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Oberlin's Big Parade


About ten years ago, a few Oberlin College students decided that our town needed its own special way to celebrate the coming of Spring.  They organized what has become an annual and much-loved event – the “Big Parade” along College Street through downtown Oberlin, usually on the first Saturday morning in May.  In the true, quirky Oberlin manner, the parade is far from being organized, with applications and approvals and assigned places on the route of march.  Rather, it is made up of anyone – and everyone – who wants to be a part of the celebration.  All you have to do is show up on the morning of the parade and get in line.



Some of the participants are what you’d expect to find in a parade, like the high school band.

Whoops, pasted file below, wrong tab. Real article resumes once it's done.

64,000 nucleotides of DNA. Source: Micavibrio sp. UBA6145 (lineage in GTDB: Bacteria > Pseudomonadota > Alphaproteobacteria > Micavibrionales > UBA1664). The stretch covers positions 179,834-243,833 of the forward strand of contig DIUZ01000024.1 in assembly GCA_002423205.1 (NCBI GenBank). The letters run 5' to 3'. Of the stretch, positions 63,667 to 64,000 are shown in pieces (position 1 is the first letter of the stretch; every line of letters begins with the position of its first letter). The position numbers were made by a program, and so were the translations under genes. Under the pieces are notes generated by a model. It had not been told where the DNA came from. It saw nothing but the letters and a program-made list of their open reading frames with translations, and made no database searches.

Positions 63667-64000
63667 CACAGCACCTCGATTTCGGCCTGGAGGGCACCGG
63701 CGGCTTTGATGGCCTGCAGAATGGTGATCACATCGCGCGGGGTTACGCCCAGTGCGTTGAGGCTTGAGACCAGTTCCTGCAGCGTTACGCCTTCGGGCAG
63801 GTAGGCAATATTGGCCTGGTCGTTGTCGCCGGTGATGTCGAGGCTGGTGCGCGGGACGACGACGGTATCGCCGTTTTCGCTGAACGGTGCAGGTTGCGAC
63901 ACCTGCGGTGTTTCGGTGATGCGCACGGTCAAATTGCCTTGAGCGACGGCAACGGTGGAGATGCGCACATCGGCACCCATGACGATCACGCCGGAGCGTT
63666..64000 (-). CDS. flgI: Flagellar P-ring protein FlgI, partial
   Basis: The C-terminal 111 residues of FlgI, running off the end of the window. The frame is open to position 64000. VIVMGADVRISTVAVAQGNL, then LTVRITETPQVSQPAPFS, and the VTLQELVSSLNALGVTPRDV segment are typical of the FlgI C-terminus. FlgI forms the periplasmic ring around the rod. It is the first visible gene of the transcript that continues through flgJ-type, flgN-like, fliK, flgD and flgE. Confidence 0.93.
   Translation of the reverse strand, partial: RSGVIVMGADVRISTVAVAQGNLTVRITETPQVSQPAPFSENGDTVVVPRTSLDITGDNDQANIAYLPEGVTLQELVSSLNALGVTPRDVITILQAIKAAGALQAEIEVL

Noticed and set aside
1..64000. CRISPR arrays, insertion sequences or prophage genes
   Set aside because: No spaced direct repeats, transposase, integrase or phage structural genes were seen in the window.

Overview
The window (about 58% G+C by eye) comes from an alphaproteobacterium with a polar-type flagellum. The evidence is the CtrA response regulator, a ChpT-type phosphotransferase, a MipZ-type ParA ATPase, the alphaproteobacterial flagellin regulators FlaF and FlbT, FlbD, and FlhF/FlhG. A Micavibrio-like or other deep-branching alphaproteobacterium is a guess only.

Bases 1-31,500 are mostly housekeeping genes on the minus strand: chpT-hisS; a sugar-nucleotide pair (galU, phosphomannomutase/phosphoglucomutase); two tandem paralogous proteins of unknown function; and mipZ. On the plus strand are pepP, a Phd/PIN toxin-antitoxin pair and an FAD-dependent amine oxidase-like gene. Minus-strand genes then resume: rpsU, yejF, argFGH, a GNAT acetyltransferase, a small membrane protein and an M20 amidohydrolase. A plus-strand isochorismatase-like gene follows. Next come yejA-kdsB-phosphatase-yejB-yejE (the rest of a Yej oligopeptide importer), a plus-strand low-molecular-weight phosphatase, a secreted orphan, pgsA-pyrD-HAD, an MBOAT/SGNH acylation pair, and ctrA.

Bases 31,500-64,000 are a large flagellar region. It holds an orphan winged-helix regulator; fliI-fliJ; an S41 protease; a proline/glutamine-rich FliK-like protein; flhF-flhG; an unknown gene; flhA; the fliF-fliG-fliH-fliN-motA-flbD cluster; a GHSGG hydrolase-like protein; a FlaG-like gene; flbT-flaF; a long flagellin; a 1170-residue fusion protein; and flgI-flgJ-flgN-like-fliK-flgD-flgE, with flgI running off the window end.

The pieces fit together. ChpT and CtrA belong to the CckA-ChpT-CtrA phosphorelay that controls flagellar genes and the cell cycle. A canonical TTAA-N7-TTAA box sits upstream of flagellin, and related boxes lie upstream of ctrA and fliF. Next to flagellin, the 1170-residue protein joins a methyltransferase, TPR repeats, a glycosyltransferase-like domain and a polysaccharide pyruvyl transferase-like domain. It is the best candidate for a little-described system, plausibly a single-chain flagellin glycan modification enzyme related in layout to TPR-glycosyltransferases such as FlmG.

More traditional “floats” are intermingled with other contraptions straight out of the wildly ingenious and predictably irreverent minds of college students and townspeople alike.  What is it indeed?


All ages participate – from pickups full of youngsters . . . . .


. . . . . to Kendal at Oberlin’s own Precision [?] Lawn Chair Drill Team.  This group traditionally ends the parade, both so they don’t have to march so far and so they can perform their routines without holding up anyone coming along behind.


The leader of the group, Harvey Culbert, gives his instructions through a hand-held amplifying bull horn – an essential part of the operation, since the hearing of some of the team members is not, shall we say, the best.


Unfortunately, as far as the “precision” aspect is concerned, the drill team has become such a favorite of the college students and townspeople that their shouts of approval often drown Harvey out completely, making his instructions totally incomprehensible and leaving the team members free to ad lib their way through the routines.


Especially popular with parade-goers are the group’s costumes, which seem to get more elaborate and less color-coordinated every year.  Did we mention “ingenious” and “irreverent”?


As a way to bring a community together – college students, townspeople, and residents of Kendal at Oberlin – nothing beats a “Big Parade”!

(Photographs by Paul Schwaegerle)